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Aid for trade

Filipe Naigulevu
Thursday, February 08, 2018

AID for trade (AfT) remains an integral part of developing countries' development; several key solutions must be considered to further boost trade efficiently.

Particularly for the Pacific, aid for trade has helped strengthen economic infrastructure and the productive capacity needed for economic development to achieve higher levels of sustained and inclusive growth.

And while it accounts for about 40 per cent of official development assistance in Asia and the Pacific, Asian Development Bank (ADB) vice-president for knowledge management and sustainable development Bambang Susantono said it was important for Pacific countries to continue improving their business environment and minimise barriers to services trade.

Speaking at the opening of the Aid for Trade in Asia and the Pacific conference in Suva yesterday, Mr Susantono said governments could make efforts to leverage sectors with the most potential to contribute to inclusive growth, trade flows, and to generate economy-wide spillovers.

The two-day workshop focuses on key findings from the ADB 2017 Aid for Trade Report which analyses how AfT can increase trade in services through regulatory reform and modern trade facilitation such as paperless trade.

"For example, around 70 per cent of the total output in the Pacific is generated by services, such as tourism, which employs a large proportion of the workforce ranging from about 10 per cent here in Fiji to almost 50 per cent in Palau with strong links with the rest of the economy," Mr Susantono said.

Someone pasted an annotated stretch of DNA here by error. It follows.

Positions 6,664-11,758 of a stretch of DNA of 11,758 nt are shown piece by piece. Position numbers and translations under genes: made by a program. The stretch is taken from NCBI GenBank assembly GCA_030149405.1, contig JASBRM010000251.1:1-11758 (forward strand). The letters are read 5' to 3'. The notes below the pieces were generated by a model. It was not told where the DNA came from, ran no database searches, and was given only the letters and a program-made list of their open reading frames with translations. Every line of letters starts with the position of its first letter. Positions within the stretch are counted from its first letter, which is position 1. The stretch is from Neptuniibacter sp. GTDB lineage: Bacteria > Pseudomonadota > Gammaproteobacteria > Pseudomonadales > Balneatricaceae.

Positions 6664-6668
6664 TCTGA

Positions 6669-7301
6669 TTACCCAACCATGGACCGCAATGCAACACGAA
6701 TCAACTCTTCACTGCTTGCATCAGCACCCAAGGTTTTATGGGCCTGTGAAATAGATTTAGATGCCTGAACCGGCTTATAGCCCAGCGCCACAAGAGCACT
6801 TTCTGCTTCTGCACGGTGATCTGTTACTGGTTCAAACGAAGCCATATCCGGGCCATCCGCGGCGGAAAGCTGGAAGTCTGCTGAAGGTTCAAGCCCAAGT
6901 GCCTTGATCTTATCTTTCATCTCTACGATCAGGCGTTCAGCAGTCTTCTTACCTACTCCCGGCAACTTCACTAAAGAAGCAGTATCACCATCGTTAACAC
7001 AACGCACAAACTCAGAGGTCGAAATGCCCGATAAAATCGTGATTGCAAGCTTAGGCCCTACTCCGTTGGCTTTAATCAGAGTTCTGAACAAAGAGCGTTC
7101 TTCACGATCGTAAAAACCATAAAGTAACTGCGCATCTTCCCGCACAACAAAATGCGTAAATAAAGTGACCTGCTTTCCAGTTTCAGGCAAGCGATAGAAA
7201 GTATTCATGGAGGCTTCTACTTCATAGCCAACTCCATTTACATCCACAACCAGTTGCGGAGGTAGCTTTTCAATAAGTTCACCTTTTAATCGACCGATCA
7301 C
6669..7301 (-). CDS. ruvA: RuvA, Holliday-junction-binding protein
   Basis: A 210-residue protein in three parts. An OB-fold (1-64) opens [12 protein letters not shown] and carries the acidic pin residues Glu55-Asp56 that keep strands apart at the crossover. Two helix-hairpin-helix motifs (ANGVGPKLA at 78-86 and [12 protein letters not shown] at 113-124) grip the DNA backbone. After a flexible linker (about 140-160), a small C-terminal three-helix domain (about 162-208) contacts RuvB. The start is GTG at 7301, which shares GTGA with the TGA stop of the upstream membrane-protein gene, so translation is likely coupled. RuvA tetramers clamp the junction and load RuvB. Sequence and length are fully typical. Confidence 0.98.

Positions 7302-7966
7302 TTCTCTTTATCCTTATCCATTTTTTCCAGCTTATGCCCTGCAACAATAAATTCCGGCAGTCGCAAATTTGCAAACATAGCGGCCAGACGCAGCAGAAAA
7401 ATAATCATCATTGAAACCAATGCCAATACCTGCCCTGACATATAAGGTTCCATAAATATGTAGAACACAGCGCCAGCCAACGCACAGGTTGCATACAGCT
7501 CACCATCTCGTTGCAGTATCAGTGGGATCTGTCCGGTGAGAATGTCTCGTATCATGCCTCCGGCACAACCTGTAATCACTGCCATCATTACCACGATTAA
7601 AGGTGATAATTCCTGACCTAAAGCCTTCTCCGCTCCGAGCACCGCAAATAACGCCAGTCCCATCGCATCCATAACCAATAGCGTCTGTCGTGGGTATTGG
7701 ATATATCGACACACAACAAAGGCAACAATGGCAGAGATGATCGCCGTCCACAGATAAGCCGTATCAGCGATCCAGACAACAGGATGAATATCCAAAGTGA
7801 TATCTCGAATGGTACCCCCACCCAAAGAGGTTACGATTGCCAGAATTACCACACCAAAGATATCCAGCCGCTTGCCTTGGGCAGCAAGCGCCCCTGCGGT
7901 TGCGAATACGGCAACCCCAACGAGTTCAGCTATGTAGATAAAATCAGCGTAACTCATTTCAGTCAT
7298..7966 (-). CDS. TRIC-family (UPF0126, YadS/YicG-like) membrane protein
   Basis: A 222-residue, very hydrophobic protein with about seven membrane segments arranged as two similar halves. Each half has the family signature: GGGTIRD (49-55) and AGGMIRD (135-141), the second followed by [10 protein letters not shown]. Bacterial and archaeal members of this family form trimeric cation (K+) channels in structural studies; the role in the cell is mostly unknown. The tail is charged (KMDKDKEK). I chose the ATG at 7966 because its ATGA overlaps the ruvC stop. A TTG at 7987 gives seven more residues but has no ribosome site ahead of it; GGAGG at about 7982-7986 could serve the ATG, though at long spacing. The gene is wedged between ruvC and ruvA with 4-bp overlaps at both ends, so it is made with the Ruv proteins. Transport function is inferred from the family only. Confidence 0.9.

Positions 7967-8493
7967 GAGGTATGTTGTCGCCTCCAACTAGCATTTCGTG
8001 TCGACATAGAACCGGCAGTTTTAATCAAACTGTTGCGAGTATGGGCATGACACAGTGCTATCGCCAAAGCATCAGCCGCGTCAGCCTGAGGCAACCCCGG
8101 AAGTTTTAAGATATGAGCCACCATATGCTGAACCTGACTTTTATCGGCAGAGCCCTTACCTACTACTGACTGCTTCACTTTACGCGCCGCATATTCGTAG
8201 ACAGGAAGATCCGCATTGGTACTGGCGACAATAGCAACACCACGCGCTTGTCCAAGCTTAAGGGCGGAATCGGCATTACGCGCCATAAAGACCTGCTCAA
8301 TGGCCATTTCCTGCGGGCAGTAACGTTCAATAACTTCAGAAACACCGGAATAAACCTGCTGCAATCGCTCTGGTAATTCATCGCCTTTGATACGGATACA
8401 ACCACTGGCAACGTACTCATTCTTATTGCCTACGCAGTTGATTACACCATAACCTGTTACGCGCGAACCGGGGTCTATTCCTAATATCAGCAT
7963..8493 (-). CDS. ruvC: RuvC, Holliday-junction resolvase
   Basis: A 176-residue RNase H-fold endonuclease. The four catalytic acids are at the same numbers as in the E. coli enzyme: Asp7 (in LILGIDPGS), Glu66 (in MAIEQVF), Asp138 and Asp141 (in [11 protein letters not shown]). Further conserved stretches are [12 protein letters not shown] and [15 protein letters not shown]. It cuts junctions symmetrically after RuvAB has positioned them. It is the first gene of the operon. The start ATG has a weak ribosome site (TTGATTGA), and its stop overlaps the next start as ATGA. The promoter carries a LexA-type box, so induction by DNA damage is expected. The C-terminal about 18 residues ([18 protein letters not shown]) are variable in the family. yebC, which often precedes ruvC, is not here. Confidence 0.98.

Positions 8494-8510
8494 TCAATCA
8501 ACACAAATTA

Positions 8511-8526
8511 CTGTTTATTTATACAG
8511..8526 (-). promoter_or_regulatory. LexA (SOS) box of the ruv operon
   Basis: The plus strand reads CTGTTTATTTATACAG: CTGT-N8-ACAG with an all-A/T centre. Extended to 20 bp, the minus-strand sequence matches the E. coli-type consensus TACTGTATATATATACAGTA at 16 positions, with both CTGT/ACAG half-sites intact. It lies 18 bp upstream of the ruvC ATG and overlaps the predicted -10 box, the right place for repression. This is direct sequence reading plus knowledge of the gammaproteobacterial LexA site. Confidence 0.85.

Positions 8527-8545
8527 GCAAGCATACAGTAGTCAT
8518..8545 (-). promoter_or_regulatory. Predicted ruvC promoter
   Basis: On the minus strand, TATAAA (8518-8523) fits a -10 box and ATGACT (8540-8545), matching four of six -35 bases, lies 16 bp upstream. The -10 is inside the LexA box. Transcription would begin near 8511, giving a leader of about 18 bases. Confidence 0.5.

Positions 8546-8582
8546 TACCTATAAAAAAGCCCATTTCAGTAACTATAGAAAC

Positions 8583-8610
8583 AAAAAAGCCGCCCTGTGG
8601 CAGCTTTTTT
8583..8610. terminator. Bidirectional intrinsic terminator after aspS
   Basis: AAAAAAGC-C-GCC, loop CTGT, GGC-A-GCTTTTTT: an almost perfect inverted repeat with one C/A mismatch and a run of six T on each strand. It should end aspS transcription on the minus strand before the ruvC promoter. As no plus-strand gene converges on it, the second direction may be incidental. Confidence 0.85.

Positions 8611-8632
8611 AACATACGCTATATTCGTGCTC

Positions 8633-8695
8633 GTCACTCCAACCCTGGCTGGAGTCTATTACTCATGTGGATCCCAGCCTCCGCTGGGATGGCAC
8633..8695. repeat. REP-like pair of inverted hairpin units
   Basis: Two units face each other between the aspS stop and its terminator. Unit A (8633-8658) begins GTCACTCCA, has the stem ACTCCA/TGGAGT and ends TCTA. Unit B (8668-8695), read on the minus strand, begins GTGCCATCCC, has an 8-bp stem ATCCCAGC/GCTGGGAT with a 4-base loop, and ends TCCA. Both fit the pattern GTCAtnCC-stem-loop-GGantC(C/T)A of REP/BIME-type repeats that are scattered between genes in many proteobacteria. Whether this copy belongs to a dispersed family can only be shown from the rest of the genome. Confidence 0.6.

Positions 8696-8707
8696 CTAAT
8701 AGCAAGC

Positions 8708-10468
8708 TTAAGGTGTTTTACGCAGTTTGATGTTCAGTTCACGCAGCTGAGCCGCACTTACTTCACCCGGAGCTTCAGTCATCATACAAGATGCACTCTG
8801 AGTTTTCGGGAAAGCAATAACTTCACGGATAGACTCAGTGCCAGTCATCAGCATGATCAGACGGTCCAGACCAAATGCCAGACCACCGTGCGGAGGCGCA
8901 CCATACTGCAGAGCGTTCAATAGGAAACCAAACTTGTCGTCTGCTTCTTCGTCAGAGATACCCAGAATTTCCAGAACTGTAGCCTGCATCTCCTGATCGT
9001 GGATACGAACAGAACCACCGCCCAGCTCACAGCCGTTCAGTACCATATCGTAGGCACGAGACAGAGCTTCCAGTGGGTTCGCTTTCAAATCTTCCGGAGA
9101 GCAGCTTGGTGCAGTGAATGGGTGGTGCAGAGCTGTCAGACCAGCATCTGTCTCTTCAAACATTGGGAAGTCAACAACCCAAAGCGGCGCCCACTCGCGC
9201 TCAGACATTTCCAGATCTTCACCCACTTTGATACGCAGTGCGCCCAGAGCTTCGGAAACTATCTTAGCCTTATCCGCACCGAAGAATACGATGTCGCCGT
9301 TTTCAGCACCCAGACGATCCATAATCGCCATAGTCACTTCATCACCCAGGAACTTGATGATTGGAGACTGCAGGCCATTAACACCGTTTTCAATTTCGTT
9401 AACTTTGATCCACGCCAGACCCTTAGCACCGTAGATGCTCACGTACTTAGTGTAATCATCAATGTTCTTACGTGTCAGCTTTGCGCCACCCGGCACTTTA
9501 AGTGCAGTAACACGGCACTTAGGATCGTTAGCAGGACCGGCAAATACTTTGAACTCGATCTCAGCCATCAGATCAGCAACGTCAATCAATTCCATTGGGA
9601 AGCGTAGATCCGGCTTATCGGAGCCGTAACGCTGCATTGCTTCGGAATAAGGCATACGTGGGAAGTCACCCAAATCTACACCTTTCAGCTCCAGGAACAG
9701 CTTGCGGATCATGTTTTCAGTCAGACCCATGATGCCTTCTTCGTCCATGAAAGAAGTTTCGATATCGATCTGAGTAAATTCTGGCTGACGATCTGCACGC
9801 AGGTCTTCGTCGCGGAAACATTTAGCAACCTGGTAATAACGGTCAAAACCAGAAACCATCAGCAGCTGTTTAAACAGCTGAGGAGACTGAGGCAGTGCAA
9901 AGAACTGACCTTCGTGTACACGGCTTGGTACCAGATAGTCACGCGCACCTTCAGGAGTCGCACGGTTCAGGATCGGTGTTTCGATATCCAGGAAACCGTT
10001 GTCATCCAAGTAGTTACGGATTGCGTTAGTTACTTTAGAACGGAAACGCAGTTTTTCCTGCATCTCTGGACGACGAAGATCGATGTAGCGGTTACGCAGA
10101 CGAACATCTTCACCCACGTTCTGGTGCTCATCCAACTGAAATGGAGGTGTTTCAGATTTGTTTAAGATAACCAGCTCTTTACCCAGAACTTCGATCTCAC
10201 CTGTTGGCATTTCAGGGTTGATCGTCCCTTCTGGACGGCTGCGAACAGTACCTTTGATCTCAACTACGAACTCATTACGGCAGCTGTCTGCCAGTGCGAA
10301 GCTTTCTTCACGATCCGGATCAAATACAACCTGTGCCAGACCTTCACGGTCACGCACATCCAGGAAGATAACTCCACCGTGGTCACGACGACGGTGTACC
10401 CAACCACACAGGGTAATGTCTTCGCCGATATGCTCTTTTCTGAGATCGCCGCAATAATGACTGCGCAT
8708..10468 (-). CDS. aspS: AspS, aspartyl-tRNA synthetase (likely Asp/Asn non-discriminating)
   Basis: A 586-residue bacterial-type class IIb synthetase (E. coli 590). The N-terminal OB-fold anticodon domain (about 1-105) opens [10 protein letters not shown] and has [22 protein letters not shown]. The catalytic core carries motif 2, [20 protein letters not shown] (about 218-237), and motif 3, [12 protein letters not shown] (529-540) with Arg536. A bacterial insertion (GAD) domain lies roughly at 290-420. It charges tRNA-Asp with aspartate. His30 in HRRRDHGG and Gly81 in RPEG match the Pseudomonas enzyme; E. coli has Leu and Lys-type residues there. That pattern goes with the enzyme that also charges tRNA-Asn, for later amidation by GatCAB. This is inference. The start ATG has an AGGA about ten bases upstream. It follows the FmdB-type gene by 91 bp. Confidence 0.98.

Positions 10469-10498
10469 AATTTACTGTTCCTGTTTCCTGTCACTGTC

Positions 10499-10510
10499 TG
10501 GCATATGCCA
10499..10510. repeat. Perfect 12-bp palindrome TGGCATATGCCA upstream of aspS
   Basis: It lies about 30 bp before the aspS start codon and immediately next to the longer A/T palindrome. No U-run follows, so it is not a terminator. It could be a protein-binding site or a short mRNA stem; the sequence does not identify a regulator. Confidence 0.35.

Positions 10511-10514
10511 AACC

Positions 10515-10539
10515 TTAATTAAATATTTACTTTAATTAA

"This can help the Pacific nations to overcome the challenge of geography, better connect with international trade flows and achieve inclusive growth."

Aid for trade flow to Asia and the Pacific have been growing steadily, where disbursements grew faster than overall official development.

Sea-locked Pacific economies rely more significantly on Aid for Trade, which accounts for 2 per cent of GDP.

Aid for trade had also been mainly targeted at the transport and storage including energy and agriculture sectors.

Since 2002, about $US300 billion ($F604b) globally and $US9.3b ($F18b) in Asia and the Pacific had been put towards aid for trade by development partners.

Out of this, over the same period Fiji had received $US10.4 million ($F20m) in AfT, which is 0.11 per cent of Asia and the Pacific. The rest of the Pacific received 3 per cent.

From a low base $US4.1b ($F8b) in 2002, aid for trade disbursements reached nearly $US14b ($F28b) in 2015, which was 38.2 per cent of $US36.3b ($F73b) in total official aid to the region in 2015.

Mr Susantono also highlighted the opportunities for Pacific economies to increase trade, tap into niche export markets and promote inclusive growth through rapid digitalisation and the growth of e-commerce.

"While Pacific nations have made great strides toward regulatory reform of telecommunication services to enhance investment, much still needs to be done," he said.

"For instance, with just 60 per cent of the population holding mobile subscriptions and only 13 per cent with internet access, there is an urgent need to expand ICT infrastructure."

He said a regulatory environment should be enabled to help the Pacific nations to share the benefits of the digital economy.

Mr Susantono further reiterated the need for trade costs to be lowered further, which was key to integrating developing economies — especially lower-income countries — into the global economy.

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